PANAMA._ Floating symbols and archaeological treasures unearthed during the extension of the Panama Canal, are today attested to a century of history created by the hands of African, Chinese and Caribbean immigrants.

The 77km long wonder of the engineering world, that crosses Panama at its most slender point, is the shortest maritime route between the Caribbean Sea and the Pacific Ocean.

The waters of the canal, fed by the Chagres Basin, shine a light on not only relics of the French and U.S. presence, but also on the passing of time itself, seen since the inauguration of the spectacular work on the August 15, 1914.

Since then people and stories that transcend both time and space have, whilst stimulating trade and economic exchanges between far flung corners of the globe, brought this place to life.

THE STORY OF A GIANT FLOATING CRANE

Right alongside the Miraflores Locks at the very heart of the Panama Canal, a giant symbol of Adolf Hitler’s fascist Germany, the Titan crane, looms like an unrivaled witness to history.

Built to provide support for the Third Reich’s Navy in the conflict zone in 1941 at the height of World War 1, the 5,000 ton platform with a height of 112m still astounds those who navigate this century old waterway.

Although now more than seventy years old and confined by it’s enormity to a smaller zone, Titan still stands and is operating as it did on day one.

According to her captain, Braulio Giron, Panama Canal Authority Crane Operations Chief, the size of this mass of iron is such that it cannot pass under the Americas Bridge and just barely manages to pass under the Centenario.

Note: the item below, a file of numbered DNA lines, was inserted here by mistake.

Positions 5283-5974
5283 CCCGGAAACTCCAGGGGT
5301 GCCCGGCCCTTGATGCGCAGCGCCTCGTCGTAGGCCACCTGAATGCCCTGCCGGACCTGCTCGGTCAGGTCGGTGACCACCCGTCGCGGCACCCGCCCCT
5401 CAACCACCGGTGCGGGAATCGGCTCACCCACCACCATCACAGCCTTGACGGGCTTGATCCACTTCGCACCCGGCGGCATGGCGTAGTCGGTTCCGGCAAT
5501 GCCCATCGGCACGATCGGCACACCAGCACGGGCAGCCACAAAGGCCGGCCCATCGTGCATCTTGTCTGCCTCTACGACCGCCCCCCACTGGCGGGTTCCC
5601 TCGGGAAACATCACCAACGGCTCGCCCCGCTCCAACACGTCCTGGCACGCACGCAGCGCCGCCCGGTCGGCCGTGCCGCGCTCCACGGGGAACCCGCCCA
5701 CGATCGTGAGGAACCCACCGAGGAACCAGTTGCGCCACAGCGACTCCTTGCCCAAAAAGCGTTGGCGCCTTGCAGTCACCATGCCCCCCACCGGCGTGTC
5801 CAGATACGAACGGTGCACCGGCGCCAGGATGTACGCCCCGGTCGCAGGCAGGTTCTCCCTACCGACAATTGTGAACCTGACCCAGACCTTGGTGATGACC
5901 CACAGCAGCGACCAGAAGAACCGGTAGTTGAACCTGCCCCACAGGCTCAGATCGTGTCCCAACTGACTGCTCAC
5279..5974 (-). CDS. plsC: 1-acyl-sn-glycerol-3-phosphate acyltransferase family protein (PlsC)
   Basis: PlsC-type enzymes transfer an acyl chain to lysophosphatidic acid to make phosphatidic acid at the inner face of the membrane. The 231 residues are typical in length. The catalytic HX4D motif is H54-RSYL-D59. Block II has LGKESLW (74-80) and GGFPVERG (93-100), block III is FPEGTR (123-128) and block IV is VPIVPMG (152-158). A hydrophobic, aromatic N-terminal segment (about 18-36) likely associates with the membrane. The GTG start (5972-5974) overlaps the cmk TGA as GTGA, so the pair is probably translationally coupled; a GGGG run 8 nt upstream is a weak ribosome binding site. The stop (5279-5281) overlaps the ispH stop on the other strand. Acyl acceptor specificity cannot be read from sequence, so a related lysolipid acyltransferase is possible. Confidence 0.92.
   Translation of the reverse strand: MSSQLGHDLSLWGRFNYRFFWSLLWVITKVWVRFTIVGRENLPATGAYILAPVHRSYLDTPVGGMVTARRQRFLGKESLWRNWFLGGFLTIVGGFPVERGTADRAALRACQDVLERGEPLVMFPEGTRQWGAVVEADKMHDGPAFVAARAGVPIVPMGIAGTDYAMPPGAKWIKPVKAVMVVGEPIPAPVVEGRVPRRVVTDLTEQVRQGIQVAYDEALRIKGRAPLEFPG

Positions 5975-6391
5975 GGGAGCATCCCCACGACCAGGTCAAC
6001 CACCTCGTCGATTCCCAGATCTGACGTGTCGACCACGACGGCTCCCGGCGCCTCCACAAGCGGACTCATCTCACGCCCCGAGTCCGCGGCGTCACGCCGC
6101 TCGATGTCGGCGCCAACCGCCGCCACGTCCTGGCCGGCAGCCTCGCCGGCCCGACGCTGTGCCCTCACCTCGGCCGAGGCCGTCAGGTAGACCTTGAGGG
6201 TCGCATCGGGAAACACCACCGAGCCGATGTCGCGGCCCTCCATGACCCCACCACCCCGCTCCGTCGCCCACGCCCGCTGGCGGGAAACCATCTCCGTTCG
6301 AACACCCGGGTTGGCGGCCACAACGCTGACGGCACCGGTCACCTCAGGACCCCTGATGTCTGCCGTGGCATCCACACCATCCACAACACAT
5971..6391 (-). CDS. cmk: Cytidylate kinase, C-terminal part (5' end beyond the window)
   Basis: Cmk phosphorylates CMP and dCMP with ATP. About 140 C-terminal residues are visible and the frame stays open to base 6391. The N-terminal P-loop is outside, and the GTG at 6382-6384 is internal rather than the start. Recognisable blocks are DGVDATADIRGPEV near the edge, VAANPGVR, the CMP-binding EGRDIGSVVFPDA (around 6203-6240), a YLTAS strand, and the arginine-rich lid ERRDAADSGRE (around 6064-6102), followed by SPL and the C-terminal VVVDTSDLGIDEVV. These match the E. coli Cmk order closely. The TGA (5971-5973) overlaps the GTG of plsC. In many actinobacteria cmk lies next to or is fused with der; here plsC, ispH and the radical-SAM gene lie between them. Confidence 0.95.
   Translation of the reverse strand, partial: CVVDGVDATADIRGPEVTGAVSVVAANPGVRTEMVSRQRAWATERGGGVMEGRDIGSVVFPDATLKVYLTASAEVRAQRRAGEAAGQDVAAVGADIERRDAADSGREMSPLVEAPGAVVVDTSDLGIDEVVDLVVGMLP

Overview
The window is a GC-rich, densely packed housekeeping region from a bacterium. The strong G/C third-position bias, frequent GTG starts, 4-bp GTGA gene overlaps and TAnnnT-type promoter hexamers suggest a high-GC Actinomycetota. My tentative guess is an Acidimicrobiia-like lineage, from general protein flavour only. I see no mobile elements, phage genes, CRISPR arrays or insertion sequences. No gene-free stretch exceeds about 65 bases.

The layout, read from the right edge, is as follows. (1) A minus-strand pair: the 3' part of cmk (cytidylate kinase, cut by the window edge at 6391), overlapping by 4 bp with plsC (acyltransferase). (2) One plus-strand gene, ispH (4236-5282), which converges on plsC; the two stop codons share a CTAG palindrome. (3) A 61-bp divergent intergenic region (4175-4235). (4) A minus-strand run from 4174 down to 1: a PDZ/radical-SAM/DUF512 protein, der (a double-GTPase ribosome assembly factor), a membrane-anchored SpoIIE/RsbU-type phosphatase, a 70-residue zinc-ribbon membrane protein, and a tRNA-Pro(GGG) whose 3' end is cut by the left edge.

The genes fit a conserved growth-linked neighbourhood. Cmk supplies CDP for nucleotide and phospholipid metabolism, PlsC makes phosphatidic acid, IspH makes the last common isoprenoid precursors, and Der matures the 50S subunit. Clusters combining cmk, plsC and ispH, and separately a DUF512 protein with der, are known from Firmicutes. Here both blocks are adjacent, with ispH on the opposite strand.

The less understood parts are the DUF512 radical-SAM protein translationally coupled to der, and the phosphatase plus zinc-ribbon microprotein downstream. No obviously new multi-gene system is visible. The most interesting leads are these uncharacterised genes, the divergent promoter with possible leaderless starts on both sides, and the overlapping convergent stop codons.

The floating symbol, whose future beyond the year 2025 that authorities have set to replace it is uncertain, would also become trapped under the new bridge the crosses the Canal on the Atlantic coast.

Despite its 74-year history, being the oldest crane that operates on the Canal, at 100% of its 350 metric ton capacity, the time to consider a substitute is approaching.

This has led many to wonder what will become of the emblematic floating plant, although her captain thinks she might simply be left anchored at the northern port of Colon, as her predecessor Hercules was, “without any suitors interested in buying or putting her to use”.

ARCHEOLOGICAL TREASURES

Buried by time and lost within the dense tropical jungle surroundings of the Panama Canal estuary shores, more than two thousand pieces of archeological interest – from every era of local history -- have been unearthed by excavations undertaken as part of the waterway extension project.

An iron bridge dating back to a failed French XIX century attempt to construct a canal, tunnels, drains and a dam structure -- all remnants of the old transisthmian railroad -- stand out amongst the pieces hidden in the vegetation.

In addition to the remains of buildings of such historical significance, are notable ceramics, dish fragments, stone tools such as knives and axes, mortar grenades, cannon balls and train wagons used during the initial Canal excavations.

A one hundred year old refuse incinerator, U.S. army built defense trenches from 1913 and 1914, a 1903 Springfield rifle and a stone crushing plant for the manufacture of cement were also uncovered.

According to the Canal Authority’s environmental specialist, Zuleika Mojica and archaeologist Tomas Mendizabal, responsible for field investigations, pieces date from 1,000 years BC to pre-Columbus and colonial eras, the U.S. occupation and republican eras.

Mendizabal assured that “there are materials from every known period of the country’s history”, citing the example of a collection of some 500 bottles of soda, juice, medicine, milk and other bottles that will be true treasures in 100 years time”

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